Johnny Matheny is the first person to attach a mind-controlled prosthetic limb directly to his skeleton. After losing his arm to cancer in 2008, Johnny signed up for a number of experimental surgeries to prepare himself to use a DARPA-funded prosthetic prototype. The Modular Prosthetic Limb, developed by the Johns Hopkins Applied Physics Laboratory, allows Johnny to regain almost complete range of motion through the Bluetooth-controlled arm.
“Every night, I can feel my leg... And my arm... even my fingers... The body I've lost... the comrades I've lost... won't stop hurting... It's like they're all still there. You feel it, too, don't you? I'm gonna make them give back our past!”
Its awsome their making macanical limbs to give those without it a hand or foot but i feel some people will use it once successful to almost eliminate physical parts of themselves and weaponize it. Like the 3d printer people made working guns with it abusing its use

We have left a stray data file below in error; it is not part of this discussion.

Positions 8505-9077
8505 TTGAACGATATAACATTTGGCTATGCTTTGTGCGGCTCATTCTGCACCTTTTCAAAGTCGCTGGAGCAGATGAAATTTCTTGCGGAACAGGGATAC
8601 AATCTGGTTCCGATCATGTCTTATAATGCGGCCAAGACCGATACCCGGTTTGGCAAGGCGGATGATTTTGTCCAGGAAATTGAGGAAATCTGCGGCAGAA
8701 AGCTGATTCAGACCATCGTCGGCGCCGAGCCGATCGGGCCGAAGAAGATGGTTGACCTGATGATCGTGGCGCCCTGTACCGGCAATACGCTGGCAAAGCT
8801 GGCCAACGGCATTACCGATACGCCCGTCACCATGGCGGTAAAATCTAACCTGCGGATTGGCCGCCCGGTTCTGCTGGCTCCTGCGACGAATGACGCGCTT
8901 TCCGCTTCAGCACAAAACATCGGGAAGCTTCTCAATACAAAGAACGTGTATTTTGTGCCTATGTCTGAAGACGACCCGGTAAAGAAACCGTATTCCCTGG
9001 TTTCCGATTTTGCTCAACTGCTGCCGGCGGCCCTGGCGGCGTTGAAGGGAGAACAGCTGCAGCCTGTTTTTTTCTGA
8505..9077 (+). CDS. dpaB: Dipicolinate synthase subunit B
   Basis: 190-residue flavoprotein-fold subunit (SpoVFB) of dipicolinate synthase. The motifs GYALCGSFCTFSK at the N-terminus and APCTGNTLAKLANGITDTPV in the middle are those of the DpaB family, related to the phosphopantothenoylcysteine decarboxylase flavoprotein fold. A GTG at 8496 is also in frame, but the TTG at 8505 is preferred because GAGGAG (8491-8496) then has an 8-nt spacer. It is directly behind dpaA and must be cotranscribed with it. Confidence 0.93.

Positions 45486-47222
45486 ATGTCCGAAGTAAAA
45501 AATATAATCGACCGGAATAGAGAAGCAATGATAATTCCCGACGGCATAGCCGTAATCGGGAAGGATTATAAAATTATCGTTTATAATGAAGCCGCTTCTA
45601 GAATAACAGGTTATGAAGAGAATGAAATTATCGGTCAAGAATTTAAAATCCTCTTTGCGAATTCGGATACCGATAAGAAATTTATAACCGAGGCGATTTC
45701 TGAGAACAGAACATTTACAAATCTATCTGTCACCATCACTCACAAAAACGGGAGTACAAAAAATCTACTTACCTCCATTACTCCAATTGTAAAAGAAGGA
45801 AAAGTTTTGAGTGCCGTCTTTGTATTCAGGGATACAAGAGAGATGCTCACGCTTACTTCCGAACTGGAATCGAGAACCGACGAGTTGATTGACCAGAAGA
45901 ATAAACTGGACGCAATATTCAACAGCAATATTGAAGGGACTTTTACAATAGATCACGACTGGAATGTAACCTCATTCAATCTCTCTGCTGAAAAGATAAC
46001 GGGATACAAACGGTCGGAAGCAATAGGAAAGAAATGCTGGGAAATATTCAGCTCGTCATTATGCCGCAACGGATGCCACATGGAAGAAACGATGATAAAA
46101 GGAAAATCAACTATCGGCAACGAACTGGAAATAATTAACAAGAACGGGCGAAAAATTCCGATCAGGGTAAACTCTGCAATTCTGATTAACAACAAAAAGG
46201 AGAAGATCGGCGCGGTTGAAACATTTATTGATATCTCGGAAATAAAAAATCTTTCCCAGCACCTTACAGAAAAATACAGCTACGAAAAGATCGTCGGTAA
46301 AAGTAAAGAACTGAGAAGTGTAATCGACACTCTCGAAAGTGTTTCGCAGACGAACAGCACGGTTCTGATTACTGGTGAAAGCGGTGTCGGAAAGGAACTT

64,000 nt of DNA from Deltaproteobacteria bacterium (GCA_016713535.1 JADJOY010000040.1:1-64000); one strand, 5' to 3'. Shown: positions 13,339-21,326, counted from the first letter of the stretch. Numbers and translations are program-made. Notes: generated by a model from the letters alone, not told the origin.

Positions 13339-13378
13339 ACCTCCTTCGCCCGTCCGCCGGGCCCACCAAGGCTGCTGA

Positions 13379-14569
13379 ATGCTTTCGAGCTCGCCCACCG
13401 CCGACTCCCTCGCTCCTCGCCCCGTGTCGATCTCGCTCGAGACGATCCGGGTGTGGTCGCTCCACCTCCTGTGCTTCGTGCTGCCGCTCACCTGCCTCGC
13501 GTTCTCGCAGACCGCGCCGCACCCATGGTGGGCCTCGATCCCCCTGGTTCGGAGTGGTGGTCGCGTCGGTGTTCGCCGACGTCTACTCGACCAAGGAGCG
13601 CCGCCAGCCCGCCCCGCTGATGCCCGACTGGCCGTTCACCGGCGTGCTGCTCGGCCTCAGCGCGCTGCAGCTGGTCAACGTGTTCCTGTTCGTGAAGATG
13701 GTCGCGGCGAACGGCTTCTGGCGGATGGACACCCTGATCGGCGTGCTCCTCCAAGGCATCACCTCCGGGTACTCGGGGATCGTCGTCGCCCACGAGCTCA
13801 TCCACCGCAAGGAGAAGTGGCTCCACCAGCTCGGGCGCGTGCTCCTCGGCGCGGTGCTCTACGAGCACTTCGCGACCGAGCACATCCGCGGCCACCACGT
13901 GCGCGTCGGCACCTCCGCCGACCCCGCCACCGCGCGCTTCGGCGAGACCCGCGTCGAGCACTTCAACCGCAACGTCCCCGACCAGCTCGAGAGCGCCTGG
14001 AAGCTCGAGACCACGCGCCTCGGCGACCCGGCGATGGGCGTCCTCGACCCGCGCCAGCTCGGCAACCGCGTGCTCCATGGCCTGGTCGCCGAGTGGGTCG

Met this guy and shook hands with him, actually a really cool guy. I asked him what it was like when he got his Luke Skywalker arm, he corrected me and said it's more like an Anakin Skywalker's. He should be getting a new one installed with the sensation of touch soon. This world is quite an exciting place.
There’s no such thing as a painless lesson—they just don’t exist. Sacrifices are necessary. You can’t gain anything without losing something first. Although if you can endure that pain and walk away from it, you’ll find that you now have a heart strong enough to overcome any obstacle. Yeah… a heart made Fullmetal.
so now we can actually build a robot fully controlled by our thoughts to, maybe, be used for military purposes or medical purposes, like firemen for example.
it is really wonderful how far technology has lead us
Most metal invested on gun technology could given all Veterans more access to return to a normal life than a normal person unemployed with a big credit card debt, maybe not only in the USA, but all over the world if the 20 century's globalization would realize that we have communication enough to avoid all wars.
Okay that’s very cool and all, but how convenient is that?
Isn’t it heavy?
Plus, the reaction time of the arm is kind of slow so I doubt that it would be extremely helpful in his everyday life.
Plus, the training time to be compatible with the arm takes months!!
Also I can’t imagine the price tag
I've been very interested in this since I first learned about Dr. Kevin Warwick in 2000. I seriously thank people like Johnny Matheny for helping us evolve and move forward in technology. For that, I salute you.